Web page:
Are Alpha Hydroxy Acids (AHAs) Good For Your Skin ?

Alpha Hydroxy Acids (usually referred to as AHAs) are a commonly used “active ingredient” in many skin care products but are they good for your skin ? This article will answer this question and explain what these acids are and what they do to your skin.

What Are AHAs ?

Alpha Hydroxy Acids (AHAs) are naturally occurring acid substances that are often integrated into skin care products. The acidic nature of the substances can remove dirt, oil, dead skin cells and surface layers of living skin cells on the face. So in weak concentrations AHA's act as a cleansing and exfoliating agent. In stronger concentrations, they are effectively a facial peel.
There are various types of AHA's but the most common ones are :
  • Glycolic Acid – this is derived from Sugar Cane
  • Lactic Acid – this is derived from milk
  • Citric Acid – derived from citrus fruits like oranges
  • Salicylic Acid – derived from willow bark. This acid is actually a beta hydroxy acid which means it is oil soluble (the others are water soluble). This means that products using salicylic acid can be absorbed into the deeper layers of the skin.
[caption id="attachment_2077" align="aligncenter" width="400"]Are Alpha Hydroxy Acids (AHAs) Good For Your Skin ? Cleopatra knew about AHA's....she used to bath in Asses milk[/caption]

What Happens To Skin Treated With An AHA ?

Regular over the counter skin care products will have no more than 10% AHA's in them. AHA's used by qualified dermatologists, beauticians and cosmetic surgeons will be far much concentrated, sometimes as much as 20-50%. As you can imagine, these higher concentrations will have a stronger reaction on your skin. The aim of the AHA is to help in the natural turnover of surface layer skin cells. Skin cells are naturally replenished by the body every 30 days so that younger skin appears on the epidermis or stratum corneum (top layer of epidermis). This slows with aging leading to a build up of dead skin cells on the top layer of skin. So AHA's give the body a helping hand. Apart from the surface skin being physically younger, it is believed that this sloughing off of dead skin cells, encourages collagen and elastin production in the deeper lying skin cells in the dermis too. This will make the skin look younger by making it plumper and firmer. Plumper skin will have less wrinkles too.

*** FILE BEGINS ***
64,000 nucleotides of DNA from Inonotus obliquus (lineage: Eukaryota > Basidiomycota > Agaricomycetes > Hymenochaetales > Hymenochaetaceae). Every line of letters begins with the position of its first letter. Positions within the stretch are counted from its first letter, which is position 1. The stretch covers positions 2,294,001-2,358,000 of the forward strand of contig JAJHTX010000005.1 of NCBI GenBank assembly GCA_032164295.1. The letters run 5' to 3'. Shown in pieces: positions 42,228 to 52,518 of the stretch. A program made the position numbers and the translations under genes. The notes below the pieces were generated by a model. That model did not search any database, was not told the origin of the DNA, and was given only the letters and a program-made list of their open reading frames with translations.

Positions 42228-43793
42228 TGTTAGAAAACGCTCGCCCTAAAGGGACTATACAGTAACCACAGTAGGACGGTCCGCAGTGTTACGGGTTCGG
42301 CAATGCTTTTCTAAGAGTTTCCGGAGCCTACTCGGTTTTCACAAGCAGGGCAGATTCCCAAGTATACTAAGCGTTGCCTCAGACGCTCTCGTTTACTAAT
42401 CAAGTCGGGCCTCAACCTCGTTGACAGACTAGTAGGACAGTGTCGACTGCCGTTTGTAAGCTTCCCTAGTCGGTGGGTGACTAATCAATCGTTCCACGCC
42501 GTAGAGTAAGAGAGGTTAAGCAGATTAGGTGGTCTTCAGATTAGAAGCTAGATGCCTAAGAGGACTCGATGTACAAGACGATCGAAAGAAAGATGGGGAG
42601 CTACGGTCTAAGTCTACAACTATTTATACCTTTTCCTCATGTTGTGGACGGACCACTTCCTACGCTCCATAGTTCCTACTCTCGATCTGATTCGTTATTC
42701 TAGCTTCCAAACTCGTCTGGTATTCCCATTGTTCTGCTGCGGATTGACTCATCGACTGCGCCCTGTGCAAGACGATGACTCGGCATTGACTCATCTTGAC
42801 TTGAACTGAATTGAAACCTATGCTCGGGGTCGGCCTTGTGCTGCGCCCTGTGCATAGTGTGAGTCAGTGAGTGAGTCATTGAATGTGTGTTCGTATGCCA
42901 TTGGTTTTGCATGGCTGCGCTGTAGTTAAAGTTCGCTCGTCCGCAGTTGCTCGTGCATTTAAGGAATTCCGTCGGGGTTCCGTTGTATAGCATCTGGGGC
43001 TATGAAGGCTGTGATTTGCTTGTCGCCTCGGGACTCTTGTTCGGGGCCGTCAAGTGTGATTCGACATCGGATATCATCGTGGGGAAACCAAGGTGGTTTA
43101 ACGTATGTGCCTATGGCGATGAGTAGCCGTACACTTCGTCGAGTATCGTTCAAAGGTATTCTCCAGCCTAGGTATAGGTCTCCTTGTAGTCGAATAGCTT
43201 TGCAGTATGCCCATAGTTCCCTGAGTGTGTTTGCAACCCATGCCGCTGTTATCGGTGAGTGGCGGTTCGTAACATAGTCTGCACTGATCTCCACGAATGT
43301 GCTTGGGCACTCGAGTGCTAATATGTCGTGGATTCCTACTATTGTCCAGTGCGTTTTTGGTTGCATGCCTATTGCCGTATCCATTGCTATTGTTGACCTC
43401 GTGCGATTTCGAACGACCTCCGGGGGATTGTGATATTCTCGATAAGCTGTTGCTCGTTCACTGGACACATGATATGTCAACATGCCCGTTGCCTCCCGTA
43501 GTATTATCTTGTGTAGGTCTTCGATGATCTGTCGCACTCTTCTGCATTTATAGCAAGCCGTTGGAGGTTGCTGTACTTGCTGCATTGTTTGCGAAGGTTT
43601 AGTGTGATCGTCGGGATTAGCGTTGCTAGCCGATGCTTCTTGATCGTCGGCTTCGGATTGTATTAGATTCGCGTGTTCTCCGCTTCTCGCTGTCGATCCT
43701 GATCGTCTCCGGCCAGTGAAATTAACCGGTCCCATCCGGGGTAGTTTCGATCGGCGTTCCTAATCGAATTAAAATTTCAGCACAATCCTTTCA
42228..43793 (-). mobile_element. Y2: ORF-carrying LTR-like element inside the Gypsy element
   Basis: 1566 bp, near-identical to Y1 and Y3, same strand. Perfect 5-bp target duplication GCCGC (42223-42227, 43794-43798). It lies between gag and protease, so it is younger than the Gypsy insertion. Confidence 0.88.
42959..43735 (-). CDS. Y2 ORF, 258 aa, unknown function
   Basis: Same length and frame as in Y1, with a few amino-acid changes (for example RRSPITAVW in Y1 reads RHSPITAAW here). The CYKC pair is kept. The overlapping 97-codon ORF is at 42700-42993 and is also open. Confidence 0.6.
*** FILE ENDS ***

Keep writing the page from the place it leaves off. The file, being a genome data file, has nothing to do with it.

So those are the benefits of AHA's but what are the consequences ?

For people will sensitive or dry skin, this peeling away of skin cells could cause inflammation and swelling in the new skin. Depending on the concentration of AHA, this swelling will most likely occur to any skin type. A facial peel, using 70% AHA's for instance will cause swelling and inflammation for a number of days. Another consequence is that the new layer of skin will be more sensitive to the surrounding environment, particularly sunlight because the skins natural barrier has been removed.

Tips On Using Skin Care products With AHAs

Know your skin type and test it's sensitivity to a product with AHA active ingredients. This could be with a patch test on a part of your skin that isn't visible. You can get AHAs in Cleansers, moisturizers, wrinkle creams and a whole host of other skin care products. Only have one product with AHA's in it. Doubling up will double the potential reaction. Also, avoid cleansers with AHA's as they need time to be absorbed into the skin. Cleansers are generally wiped off the skin before the acids can be absorbed into the skin rendering them useless.

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